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This is a post I wanted to do since last year… fortunately the delay to post is in the opposite direction of success for this project which has been growing steadily since then. The beginning was the final project for a fall term course in Harvard Extension School: Introduction to Sustainable Development (E-115) with professor Kazi F. Jalal – PhD from Harvard University, former CO of Asian Development Bank, with vast experience on development projects in Asia- and Johny Chaklader –social entrepreneur and former CEO of SHAPNA Project- as one of our Teacher Assistants. A group of five people researched and conceptualized a sustainable development project aiming at poverty reduction in a developing country. After evaluating other options in Latin America, we decided to focused our efforts in Africa and the result was: “Women’s Empowerment: Building Self-confidence and Economic Independence in Uganda’s Mubende District” built upon ideas an initial contacts of Lene Martinsen, a Norwegian Biology PhD and Postdoctoral fellow at Harvard University; one of our colleagues in the course.
Some of the initial goals were: “i) to combat gender bias, empower women to experience financial autonomy and greater political participation within the community; ii) to reap greater profits for the villagers so that their livelihoods are increased; iii) to increase agricultural yields through environmentally sustainable farming training, and iv) to address family planning and health concerns within the community” (Araripe, Balatka, Martinsen, Padilla and Sweeney, 2011). As the project developed and took form based on feedback and contacts from Ugandan community leaders and other partners in the NGO world, new visions and possibilities arose and a visit to the community became a priority. Kaley Sweeney –American journalist and A.L.M., International Relations at Harvard University- and Lene Martinsen went to meet the community in Uganda on the beginning of 2012, it is located about 3 hours drive from Kampala, Uganda’s capital.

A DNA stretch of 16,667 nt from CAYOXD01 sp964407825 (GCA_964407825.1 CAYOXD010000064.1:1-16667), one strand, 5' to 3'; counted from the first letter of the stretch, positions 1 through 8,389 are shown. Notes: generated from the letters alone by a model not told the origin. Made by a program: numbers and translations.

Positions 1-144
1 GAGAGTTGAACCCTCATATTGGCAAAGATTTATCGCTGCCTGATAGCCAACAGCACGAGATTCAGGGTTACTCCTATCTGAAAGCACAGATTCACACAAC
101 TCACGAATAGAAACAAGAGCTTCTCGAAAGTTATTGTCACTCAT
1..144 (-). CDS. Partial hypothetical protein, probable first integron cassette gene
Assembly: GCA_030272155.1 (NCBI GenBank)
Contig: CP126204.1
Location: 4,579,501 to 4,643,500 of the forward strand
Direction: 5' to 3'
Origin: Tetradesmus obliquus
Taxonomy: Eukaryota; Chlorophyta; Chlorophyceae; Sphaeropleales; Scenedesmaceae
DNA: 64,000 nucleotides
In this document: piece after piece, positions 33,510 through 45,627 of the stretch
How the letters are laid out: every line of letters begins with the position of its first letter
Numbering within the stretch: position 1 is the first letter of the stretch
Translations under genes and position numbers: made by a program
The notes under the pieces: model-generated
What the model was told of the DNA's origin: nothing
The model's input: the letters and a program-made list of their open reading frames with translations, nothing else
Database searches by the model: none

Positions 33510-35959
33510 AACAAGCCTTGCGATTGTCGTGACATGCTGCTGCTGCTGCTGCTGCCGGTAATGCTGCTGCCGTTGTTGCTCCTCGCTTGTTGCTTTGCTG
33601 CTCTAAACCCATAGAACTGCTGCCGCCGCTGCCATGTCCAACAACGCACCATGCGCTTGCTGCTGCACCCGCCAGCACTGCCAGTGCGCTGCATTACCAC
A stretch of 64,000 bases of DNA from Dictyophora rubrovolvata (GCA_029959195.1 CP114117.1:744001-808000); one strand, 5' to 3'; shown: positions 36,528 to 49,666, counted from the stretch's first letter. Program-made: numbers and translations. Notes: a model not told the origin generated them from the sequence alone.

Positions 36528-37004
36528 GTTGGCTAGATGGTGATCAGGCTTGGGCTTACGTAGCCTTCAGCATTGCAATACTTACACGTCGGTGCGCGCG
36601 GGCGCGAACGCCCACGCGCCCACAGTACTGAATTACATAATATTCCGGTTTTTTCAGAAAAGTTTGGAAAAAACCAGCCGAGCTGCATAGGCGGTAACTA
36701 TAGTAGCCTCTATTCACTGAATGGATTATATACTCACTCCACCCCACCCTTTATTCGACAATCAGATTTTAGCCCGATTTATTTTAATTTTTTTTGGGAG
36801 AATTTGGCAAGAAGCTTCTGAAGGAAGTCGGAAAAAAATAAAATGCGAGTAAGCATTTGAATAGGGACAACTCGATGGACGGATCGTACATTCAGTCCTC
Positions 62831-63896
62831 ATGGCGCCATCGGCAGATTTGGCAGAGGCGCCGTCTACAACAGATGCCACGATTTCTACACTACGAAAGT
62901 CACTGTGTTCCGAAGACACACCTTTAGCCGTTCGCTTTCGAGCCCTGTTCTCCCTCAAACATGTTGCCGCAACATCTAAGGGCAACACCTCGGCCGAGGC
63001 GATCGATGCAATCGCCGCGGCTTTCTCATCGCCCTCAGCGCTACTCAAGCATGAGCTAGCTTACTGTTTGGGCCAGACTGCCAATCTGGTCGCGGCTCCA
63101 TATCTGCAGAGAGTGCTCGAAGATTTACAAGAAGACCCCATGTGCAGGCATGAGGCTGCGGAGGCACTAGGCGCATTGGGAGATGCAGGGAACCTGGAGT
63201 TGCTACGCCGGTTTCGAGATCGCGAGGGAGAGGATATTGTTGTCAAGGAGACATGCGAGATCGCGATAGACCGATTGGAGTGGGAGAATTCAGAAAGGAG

Since then, amazing things have happened, like the self-motivated formation of a women’s group in the community named “Kaley and Lene” right after their visit, the launch of other projects based on the most critical needs detected and the foundation of a new NGO “EMPOWERED VOICES, Catalyzing development through community empowerment”.
I strongly believe in “small” projects; little ideas that filled with passion and hard work are able to generate options for many, changing lives for better and expanding scope beyond expectations. This project matches perfectly with the volunteering and leadership spirit that I’ve been promoting in Colombia, Brazil and other countries -through lectures and courses- about the amazing power of small projects with strong community involvement. It is well explained in the following post where it is demonstrated that commitment and passion are more important than money when the challenge is sustainable development, please read more here: “Who needs major up-front funding to have success?” http://empowered-voices.org/2012/03/28/who-needs-major-up-front-funding-to-have-success/
DONATIONS ARE ALWAYS WELCOME, Click below to keep making it happen: http://empowered-voices.org/how-to-donate/
I just can say that I feel very proud and happy for my participation in this project and the ongoing great efforts of Kaley and Lene to make it real. Congratulations… Keep up the great work!
Araripe, Luciana; Balatka, Andre; Martinsen, Lene; Padilla, Fabio; and Sweeney, Kaley. (2011). Funding proposal: “Women’s Empowerment: Building Self-confidence and Economic Independence in Uganda’s Mubende District”.
Visit Empowered Voices web page: